PLAYA VISTA, Calif. -- On Saturday, the NBPA held a screening in the weight room of the Los Angeles Clippers' practice facility, administering EKGs and blood pressure tests, echocardiograms, a consultation with multiple physicians and cardiologists, and orthopedic evaluations to more than 40 former players.
The extensive testing, which can take several weeks to schedule and get results under normal circumstances, lasted roughly an hour-and-a-half to two hours, with results on the spot.
The players' association had screened more than 100 players heading into Saturday, with previous stops in Houston (the inaugural screening), Detroit, Atlanta, Orlando and Las Vegas. Trips to Dallas and New York are scheduled in the coming weeks.
Although the sample size isn't substantive enough to draw serious conclusions -- the NBPA believes it will take at least another year of testing to form takeaways -- the impact of the players' association being proactive, not reactive, in assessing disease and illness in retired players has been significant.
"Every screening we've come to, I've had several retired players talk to me on the side or email us at the union and say, 'Thank you for putting this together. We really appreciate it,'" said Joe Rogowski, the players' union director of sports medicine and research. "They know that the players' union cares for them. Even though they're not part of the union anymore, the fact that we're still looking out for them means a lot to them."
Several retirees told ESPN.com that it's difficult to deal with the feelings of disconnection and isolation that affect players after their careers are over. Through the outreach to former players and free screenings, some retired players are beginning to feel included again.
"Sometimes when you retire, you feel like you get kicked to the curb and you don't matter anymore," said Michael Cage, a 15-year NBA veteran who retired in 2000. "It can be cruel and a cold feeling. It's like being disconnected from The Matrix. All of this energy is running through your body. You're feeling vibrant and alive and healthy, and then all of the sudden, the cord gets pulled, and you're on your own.
"You've gotta go. You're not part of The Matrix anymore."
Cage, who is currently a broadcast analyst for the Oklahoma City Thunder, flew from Oklahoma City to be screened in Los Angeles. Others traveled from as far as Seattle, Phoenix and San Jose, as well as from all over southern California.
After the deaths of Darryl Dawkins and Moses Malone last fall, there has been a heightened awareness around the league and among retired players regarding their post-career health risks, particularly high blood pressure, high cholesterol, obesity, diabetes, heart attacks and strokes.
"Showing up here today will save some guys' lives," Cage said.
For Cage, the death of Sean Rooks, who died July 7 because of a heart attack and was nearly a decade younger than Cage, hit home and shook him enough to be seen.
"That has certainly been on my mind," Cage said. "I've also looked at the long-term aspects of preventative health care. I like living well. When I played ball, I was known as the Iron man along with A.C. Green. I played in 736 consecutive games.
"I play basketball two or three times per week at 54. I've been blessed that I haven't had any surgeries or broken bones, but when you look internally into your body, that's a different story. That's what this is all about. It's to help guys like myself, who want to be told where our health stands and what we can do to improve the quality of our life."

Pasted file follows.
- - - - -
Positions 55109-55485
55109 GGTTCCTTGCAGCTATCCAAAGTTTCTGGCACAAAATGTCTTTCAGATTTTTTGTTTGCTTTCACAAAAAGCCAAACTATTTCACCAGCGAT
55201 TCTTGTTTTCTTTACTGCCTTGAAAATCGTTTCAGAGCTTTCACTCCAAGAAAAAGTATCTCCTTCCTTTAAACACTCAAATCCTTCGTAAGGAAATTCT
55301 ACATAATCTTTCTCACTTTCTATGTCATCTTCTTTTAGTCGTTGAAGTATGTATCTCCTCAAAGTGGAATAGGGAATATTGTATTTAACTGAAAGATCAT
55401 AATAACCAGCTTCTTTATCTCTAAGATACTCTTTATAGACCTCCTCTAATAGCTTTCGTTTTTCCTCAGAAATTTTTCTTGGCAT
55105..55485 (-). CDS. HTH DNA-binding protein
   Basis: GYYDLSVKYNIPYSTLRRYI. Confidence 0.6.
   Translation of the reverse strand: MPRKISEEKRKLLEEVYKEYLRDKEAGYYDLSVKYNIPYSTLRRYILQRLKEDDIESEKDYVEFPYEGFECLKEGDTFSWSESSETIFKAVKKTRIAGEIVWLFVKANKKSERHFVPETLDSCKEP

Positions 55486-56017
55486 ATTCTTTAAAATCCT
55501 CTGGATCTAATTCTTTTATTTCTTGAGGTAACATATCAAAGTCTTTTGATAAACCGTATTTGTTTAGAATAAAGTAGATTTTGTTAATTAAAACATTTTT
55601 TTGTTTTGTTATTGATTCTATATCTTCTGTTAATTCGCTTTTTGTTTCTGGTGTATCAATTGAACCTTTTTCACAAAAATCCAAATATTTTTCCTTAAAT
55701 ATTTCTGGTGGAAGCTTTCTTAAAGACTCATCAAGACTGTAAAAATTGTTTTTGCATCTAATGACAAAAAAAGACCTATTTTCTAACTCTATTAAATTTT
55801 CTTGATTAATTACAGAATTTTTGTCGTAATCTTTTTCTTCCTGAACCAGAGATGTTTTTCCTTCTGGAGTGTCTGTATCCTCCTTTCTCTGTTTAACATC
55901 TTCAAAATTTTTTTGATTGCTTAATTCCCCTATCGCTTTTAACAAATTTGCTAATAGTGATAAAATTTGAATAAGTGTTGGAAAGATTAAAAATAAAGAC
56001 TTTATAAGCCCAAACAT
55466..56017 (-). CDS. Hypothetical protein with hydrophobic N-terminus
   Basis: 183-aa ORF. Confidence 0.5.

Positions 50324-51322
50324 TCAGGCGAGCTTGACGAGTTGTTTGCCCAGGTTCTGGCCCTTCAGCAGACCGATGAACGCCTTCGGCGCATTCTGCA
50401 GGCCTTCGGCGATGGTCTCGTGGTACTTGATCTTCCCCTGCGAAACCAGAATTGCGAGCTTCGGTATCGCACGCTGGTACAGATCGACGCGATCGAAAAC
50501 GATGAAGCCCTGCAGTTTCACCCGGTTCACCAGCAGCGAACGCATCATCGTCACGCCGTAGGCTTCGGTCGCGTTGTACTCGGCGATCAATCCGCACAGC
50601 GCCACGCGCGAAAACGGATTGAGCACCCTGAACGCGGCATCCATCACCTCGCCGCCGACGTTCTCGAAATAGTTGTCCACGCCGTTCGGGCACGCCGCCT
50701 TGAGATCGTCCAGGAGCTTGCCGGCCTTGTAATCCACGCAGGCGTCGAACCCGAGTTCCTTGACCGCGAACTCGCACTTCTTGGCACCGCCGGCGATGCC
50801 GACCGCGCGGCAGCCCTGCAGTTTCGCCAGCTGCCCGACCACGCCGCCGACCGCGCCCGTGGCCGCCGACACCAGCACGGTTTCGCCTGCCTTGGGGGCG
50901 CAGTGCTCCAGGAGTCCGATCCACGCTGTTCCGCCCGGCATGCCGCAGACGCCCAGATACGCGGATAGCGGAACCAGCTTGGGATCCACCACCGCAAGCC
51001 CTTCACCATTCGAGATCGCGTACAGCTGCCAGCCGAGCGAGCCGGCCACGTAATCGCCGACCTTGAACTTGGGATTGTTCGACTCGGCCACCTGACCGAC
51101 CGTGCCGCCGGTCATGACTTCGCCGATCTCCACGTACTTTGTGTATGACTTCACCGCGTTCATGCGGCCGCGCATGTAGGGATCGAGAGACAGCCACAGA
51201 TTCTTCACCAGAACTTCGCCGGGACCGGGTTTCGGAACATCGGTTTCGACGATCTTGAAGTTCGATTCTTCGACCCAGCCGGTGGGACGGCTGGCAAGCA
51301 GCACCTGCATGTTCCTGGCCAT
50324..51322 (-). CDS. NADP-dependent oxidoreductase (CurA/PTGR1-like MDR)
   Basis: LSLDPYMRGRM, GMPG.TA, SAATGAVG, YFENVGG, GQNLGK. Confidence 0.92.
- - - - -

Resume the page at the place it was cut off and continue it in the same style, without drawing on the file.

According to several physicians on site, there is no concrete evidence that players are at risk after a certain age or at a certain height. Still, it's clear that there is some correlation between heart disease and high blood pressure among NBA players, especially African-American players.
"The African-American population is a little bit higher instance of undetected or higher blood pressure," said Michael Emery, assistant professor of clinical medicine at Indiana University. "With a higher prevalence of African-Americans playing basketball and in this cohort, that's something of definite consideration and concern for these athletes."
The fact that many of the former players who have died from heart-related diseases were close to 7 feet tall isn't lost on the players, which makes testing and collecting data on as many players as possible so vital.
"What's happened as we've seen a large number of our players have died at a young age, it's been from heart problems," said Keith Erickson, a 12-year NBA veteran who retired in 1977. "But we haven't put that together. We haven't really figured out that it's a problem for taller people. They're starting to study that now, and that's part of the reason why they're doing all this testing.
"They're going to be looking and seeing if they can help us be more aware of that, so that the really tall people make sure they get in here and get tested."
Cage, who claims his family is his primary motivation to live longer, has become something of an activist on the issue lately, urging his fellow retirees to be seen by a physician as soon as possible, even if they're reluctant.
"I want to encourage guys to go this," Cage said. "You don't have to sit at home and suffer. You don't have to feel like no one cares. You don't have to worry about health care. This is a pre-screening where you have real cardiologists, real doctors, real orthopedic surgeons. You can do blood work. Do it. It's free. You don't hear that often when you retire. It's free. That's one of my favorite words."
Information from ESPN Senior Writers J.A. Adande and Jackie MacMullan was used in this report.